Also known as: Spartacus: Rebel Against Rome (US poster title)
Release Date: October 6th, 1960 (New York City premiere)
Directed by: Stanley Kubrick
Written by: Dalton Trumbo
Based on: Spartacus by Howard Fast
Music by: Alex North
Cast: Kirk Douglas, Laurence Olivier, Jean Simmons, Charles Laughton, Peter Ustinov, John Gavin, Tony Curtis
Bryna Productions, Universal International, 197 Minutes
“If you looked into a magic crystal, you saw your army destroyed and yourself dead. If you saw that in the future, as I’m sure you’re seeing it now, would you continue to fight?” – Tigranes Levantus, “Yes.” – Spartacus, “Knowing that you must lose?” – Tigranes Levantus, “Knowing we can. All men lose when they die and all men die. But a slave and a free man lose different things.” – Spartacus, “They both lose life.” – Tigranes Levantus, “When a free man dies, he loses the pleasure of life. A slave loses his pain. Death is the only freedom a slave knows. That’s why he’s not afraid of it. That’s why we’ll win.” – Spartacus
Spartacus is another one of those classic epic films that I had seen in segments, dozens of times, on television at my granmum’s house as a kid. I don’t think that I had ever seen it in its entirety from beginning to end and with that, it’s the only Stanley Kubrick feature film that I hadn’t watched properly.
As a kid, this and Lawrence of Arabia were very similar to me. I also found this to be similar to the old sword and sandal movies of the same era, mainly the Hercules ones. However, Lawrence of Arabia takes place in a very different time and those Hercules movies can’t compete with Spartacus‘ greatness.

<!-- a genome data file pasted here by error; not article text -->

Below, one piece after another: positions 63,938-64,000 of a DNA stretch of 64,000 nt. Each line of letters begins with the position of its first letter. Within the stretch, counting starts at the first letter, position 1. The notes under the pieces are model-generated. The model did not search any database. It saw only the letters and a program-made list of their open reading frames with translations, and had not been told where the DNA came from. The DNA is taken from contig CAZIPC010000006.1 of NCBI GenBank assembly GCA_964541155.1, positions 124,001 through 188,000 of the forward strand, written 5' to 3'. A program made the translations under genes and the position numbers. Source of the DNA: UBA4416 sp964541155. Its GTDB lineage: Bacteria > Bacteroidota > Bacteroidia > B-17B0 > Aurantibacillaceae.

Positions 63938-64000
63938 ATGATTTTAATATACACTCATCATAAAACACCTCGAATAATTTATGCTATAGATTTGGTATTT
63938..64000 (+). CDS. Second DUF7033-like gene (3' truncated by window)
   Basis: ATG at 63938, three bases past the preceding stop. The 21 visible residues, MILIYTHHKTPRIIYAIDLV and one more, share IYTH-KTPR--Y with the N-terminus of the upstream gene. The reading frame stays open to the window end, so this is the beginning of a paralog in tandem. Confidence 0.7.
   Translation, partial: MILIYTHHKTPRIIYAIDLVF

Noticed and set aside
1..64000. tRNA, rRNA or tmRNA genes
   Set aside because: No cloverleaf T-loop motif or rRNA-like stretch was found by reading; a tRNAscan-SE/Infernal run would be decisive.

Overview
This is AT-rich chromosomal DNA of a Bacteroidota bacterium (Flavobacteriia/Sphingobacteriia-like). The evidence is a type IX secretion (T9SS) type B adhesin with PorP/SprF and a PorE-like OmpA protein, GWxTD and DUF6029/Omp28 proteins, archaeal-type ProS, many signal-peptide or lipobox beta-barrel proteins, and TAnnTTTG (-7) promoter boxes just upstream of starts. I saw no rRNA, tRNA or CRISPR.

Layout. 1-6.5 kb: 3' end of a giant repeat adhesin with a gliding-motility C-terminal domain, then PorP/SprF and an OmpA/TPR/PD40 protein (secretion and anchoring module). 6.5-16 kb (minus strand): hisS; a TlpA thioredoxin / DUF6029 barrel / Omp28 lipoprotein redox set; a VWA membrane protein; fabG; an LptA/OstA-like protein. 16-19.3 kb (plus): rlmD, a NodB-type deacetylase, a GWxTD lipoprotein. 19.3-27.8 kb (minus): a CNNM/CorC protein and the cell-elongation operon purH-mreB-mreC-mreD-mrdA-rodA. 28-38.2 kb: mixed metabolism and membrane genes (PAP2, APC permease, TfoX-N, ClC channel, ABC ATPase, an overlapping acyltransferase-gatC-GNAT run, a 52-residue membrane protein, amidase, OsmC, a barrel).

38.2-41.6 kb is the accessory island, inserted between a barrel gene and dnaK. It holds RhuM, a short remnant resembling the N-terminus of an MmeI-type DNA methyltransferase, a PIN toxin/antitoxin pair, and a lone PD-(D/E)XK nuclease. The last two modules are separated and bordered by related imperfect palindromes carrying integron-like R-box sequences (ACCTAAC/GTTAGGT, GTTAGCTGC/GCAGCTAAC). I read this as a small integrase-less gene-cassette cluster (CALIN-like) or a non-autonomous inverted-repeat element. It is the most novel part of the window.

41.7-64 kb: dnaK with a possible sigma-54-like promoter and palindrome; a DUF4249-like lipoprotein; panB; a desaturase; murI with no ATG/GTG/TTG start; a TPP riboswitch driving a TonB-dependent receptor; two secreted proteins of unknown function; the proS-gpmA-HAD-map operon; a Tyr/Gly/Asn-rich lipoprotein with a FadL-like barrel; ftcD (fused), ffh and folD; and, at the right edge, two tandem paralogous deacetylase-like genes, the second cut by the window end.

To start, this is directed by Stanley Kubrick, a real auteur who is on my Mount Rushmore of film directors. However, this was the one film where he wasn’t fully in control of the production and had to work within the big studio system, as he was brought in to replace a fired director. Kubrick was brought in at the request of his friend Kirk Douglas, who had worked with him previously on Paths of Glory.
Kubrick still utilized his skill set to great effect, however. While I don’t find this movie to be as stylistic as his other work, some of the shots in this are simply spectacular. For instance, watching the soldiers move into position on the battlefield is incredibly impressive and almost otherworldly while also slowly building up a real sense of dread just before the first attack.
The action in general is fantastic in this from the war scenes to the personal gladiatorial battles and every other skirmish in-between.
Beyond just Kubrick’s incredible artistic abilities, the film is loaded with some of the best acting talent that the motion picture industry has ever seen between Kirk Douglas and Laurence Olivier. Not to mention Jean Simmons and Tony Curtis. And to be honest, this is some of the best work all these actors have done individually.
I guess it also helps that the director and his actors had a great script to work with from the legendary Dalton Trumbo, who did a stupendous job in adapting Howard Fast’s Spartacus novel, which I read in middle school and loved.
This is a movie that is pretty close to perfect for being what it is, which is a historical war drama with high stakes, a massive battle, action, romance and a good balance of humor and camaraderie between its stars.